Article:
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Three ways coral reefs are destroyed:

1. Water Pollution - Reefs are harmed when oil, fertilizer, human and animal
waste are dumped in the area. This waste can also block life-giving sunlight
to the reef. Floating trash can cut young coral polyps off from nutrients they
need to grow into a thriving reef.
2. Global Warming - This causes significant temperature increases in waters in
which corals inhabit. This rise in sea temperature creates a very stressful
living environment for the coral reef. Coral Reefs respond to such stresses by
ejecting necessary symbiotic Zooxanthellae (which are single celled
photosynthetic organisms that provide vital nourishment to the coral). This
ejection leads to a loss of pigmentation in the coral reef, this is known as
coral bleaching
3. Sedimentation - Construction and mining along sea coasts can create a great
deal of silt and soil run off. Particles that enter the ocean can smother coral
reefs, depriving them of sunlight and nutrients. Fish are unable to feed and
coral polyps are unable to grow leaving the area inhospitable to reef life.
Three measures used by St. Lucia to reduce coral destruction
1. Fisheries laws- establishing marine protected areas or marine reserves (is a
type of marine protected area that has legal protection against fishing or
development). These marine reserves will protect marine life.
2. Monitoring fisheries officers or marine police randomly the coastline to
ensure people dont destroy the coral reefs.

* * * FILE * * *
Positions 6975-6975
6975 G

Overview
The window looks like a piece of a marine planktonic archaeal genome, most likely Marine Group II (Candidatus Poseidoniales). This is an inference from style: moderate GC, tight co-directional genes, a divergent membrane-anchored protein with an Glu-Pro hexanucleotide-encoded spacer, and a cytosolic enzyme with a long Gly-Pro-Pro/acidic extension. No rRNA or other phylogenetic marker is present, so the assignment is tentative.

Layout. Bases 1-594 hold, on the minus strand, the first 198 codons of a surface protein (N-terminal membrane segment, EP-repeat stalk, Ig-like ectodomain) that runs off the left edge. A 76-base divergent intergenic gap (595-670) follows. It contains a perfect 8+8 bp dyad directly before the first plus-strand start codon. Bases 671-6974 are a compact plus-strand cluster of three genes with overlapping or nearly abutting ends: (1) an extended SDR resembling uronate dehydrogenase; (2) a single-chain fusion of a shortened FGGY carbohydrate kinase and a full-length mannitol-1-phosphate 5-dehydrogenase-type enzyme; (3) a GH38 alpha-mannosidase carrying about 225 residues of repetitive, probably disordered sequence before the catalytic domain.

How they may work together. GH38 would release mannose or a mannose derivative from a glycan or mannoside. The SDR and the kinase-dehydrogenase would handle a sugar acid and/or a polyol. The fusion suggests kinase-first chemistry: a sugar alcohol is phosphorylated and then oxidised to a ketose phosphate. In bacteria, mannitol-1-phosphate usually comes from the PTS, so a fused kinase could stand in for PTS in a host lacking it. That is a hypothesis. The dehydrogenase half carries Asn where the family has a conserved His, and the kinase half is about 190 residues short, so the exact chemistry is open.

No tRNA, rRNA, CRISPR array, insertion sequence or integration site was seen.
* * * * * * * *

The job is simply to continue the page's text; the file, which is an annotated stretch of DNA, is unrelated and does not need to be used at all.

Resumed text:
3. Zoning dividing the coastline into multiple uses like no fishing areas, marine
protected areas, recreational fishing priority. Zoning helps to manage and
protect the values of marine life
Why few coral reefs are found near the mouth of rivers

Corals occur in a salinity range between 32 and 40 PSU although coral reefs also
thrive in exceptionally high and low salinity conditions. More important than
average salinity concentrations, however, are sudden decreases in salinity due to
high freshwater input by rivers or torrential rains. Decreased salinity is seen as a
second factor for the disappearance of massive coral reefs in front of large river
mouths.

Corals need access to sunlight (the algae living in their cells need light for
photosynthesis) so the water where they grow needs to be shallow and clear. Too
much sediment in the water can smother the coral polyps and too much fresh water
kills them. That is why coral reefs don't grow close to the mouths of rivers.

Karst - landscape underlain by limestone that has been eroded by dissolution,


producing ridges, towers, fissures, sinkholes, and other characteristic landforms.
Two characteristics of limestone that make it susceptible to chemical weathering

Joints - Limestone is pervious so water can travel through it. Joints are cracks
that are found in limestone rocks. These joints are areas where the limestone
is very susceptible to chemical weathering. The gaps created by this process
are called grykes.
Bedding planes - Bedding planes provide pathways for the entry of water.
This contributes to chemical weathering of limestone. A rock with lots of
these features will weather more rapidly than a massive rock containing no
bedding planes.

How Caves are formed


A cave is a naturally occurring underground hollow or passage, especially one with
an opening to the surface of the Earth. They are formed when s stream disappears
down a sink hole and dissolves along the bedding plane.

How sink holes are formed


Surface and rain water do not flow far on exposed limestone, but infiltrate rapidly
into the rock and soil. Where a joint or intersection of joints has been greatly

weathered water can pass down through the limestone. A stream travelling over an
impermeable rock will very quickly disappear when it has to travel over limestone.
These sinkholes can be many meters deep leading down to a series of subsurface
features.